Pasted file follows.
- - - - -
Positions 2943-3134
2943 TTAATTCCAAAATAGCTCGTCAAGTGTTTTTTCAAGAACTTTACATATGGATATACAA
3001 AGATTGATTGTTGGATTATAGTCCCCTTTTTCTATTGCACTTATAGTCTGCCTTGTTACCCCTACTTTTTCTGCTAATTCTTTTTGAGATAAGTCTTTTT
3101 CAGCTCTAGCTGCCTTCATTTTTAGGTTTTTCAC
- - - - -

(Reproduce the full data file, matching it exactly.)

Positions 2943-3134
2943 TTAATTCCAAAATAGCTCGTCAAGTGTTTTTTCAAGAACTTTACATATGGATATACAA
3001 AGATTGATTGTTGGATTATAGTCCCCTTTTTCTATTGCACTTATAGTCTGCCTTGTTACCCCTACTTTTTCTGCTAATTCTTTTTGAGATAAGTCTTTTT
3101 CAGCTCTAGCTGCCTTCATTTTTAGGTTTTTCAC